How do election results and a divided nation impact commodity markets and trade?
By Jackie Clark
Most Canadians have been following along with the division and unrest south of the boarder, following a controversial election season. Tensions culminated in insurrection on Jan. 6, as Donald Trump supporters invaded the capitol building in DC, where Congress had convened to confirm Joe Biden’s win.
So what implications does the friction surrounding the presidential transition in the U.S. have on Canadian agriculture?
“I was looking at some of these clips on CNN and you want to look very closely at where these folks came from,” Al Mussell, founder and research lead at Agri-Food Economic Systems, told Farms.com. The folks who stormed the capitol reported travelling from Missouri, Tennessee, and Iowa.
Generally, they were from the Midwest and rural areas, Mussell said.
Even if it was the most extreme example of a Trump supporter that was present in DC on Jan. 6, many voters in rural U.S. are unhappy with Biden’s victory.
“Biden is going to have to engage with those people,” Mussell said.
“Imagine now if president-elect Biden looks at what the US has been paying out in farm subsidies that are disproportionately focused on those Midwest states, and says ‘we’re way outside of our obligations here, we’ve got to stop that.’ That will only validate all the fears … that will only fuel the fire,” he explained.
In the recently approved $900 billion stimulus bill, $11.2 billion is dedicated to agriculture, Mussell added. That amount adds to the Coronavirus Food Assistance Programs one and two, which included $10.1 billion and $13.2 billion respectively.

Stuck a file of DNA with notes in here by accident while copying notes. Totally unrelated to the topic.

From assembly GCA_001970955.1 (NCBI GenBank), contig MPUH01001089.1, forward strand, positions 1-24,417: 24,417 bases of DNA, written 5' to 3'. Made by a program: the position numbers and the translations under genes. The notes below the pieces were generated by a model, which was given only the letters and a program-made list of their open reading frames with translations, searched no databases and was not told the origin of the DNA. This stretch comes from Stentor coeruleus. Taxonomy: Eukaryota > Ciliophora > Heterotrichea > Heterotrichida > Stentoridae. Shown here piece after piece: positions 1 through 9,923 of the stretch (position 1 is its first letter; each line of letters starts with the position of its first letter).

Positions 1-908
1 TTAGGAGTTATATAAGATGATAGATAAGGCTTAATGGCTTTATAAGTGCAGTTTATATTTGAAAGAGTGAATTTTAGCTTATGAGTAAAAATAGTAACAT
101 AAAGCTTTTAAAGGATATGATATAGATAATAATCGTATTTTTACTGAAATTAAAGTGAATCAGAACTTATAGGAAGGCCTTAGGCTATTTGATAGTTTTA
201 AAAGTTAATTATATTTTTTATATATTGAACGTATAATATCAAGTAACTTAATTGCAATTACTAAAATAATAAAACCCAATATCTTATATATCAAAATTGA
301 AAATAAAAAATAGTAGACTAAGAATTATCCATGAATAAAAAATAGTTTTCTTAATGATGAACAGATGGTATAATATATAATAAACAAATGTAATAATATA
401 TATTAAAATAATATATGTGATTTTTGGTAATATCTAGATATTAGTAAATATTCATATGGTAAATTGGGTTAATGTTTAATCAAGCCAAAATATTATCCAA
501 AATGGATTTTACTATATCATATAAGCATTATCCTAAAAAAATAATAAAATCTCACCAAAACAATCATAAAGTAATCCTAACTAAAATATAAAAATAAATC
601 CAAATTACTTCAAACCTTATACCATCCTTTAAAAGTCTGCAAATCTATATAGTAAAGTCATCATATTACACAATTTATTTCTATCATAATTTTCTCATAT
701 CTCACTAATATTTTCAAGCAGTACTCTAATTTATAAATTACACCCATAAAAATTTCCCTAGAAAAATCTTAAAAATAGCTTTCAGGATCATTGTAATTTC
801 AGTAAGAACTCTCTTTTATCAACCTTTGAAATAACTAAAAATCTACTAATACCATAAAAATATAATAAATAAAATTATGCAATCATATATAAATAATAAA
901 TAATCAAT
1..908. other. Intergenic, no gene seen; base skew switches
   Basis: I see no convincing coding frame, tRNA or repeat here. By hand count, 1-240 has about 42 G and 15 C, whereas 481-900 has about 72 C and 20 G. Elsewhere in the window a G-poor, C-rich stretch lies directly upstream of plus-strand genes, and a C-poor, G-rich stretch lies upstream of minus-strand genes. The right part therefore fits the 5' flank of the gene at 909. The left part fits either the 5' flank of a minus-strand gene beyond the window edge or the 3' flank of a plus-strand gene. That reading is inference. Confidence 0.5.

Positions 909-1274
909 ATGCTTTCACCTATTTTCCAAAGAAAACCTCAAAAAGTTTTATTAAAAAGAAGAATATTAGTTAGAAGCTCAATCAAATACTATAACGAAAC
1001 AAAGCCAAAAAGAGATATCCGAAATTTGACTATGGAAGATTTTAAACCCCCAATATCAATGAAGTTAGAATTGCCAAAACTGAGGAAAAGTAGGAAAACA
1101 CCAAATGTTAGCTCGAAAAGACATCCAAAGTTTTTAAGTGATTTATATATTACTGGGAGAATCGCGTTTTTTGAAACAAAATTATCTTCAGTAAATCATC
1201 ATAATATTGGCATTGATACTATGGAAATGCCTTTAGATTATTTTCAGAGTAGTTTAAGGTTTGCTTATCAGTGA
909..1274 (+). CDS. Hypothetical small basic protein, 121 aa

That amount of emergency agriculture funding totals $34.5 billion.
“Then we add the market facilitation program before that, the first one was $8.6 billion, the second one was $14.4 billion. These are astounding amounts of money,” Mussell said. The U.S. has “blown through” the Amber support caps – subsidy limits set out by the World Trade Organization (WTO).
“However president-elect Biden may feel about those caps and compliance of the United States with the WTO agreement on agriculture … he can’t just go in and (remove) the farm subsidies,” Mussell said. “With the precedent that was set yesterday, he might worry about his personal safety when travelling in the Midwest, or another angry mob showing up in Washington.”
Those subsidies are over and above support from the Farm Bill and were meant to be compensating for losses due to the trade war with China and COVID-19 challenges.
“Once you get these payments into the system there’s no easy way out of them,” Mussell said.
So, if Biden can’t reduce those farm subsidies for political reasons, how does that impact Canadian producers?
“Crop rotations adjust to varying degrees from market signals,” Mussell explained. If I were a heavily subsidized farmer in the U.S., “why would I make a radical shift regardless of the market signals? But Canadian producers don’t have that luxury, we don’t have this egregious level of support.”
However, “because we share a price mechanism with the U.S. - we’re ultimately pricing off Chicago - their lack of adjustment to those market signals only focuses more intensely the adjustment on us. We just don’t have that offsetting safety net.”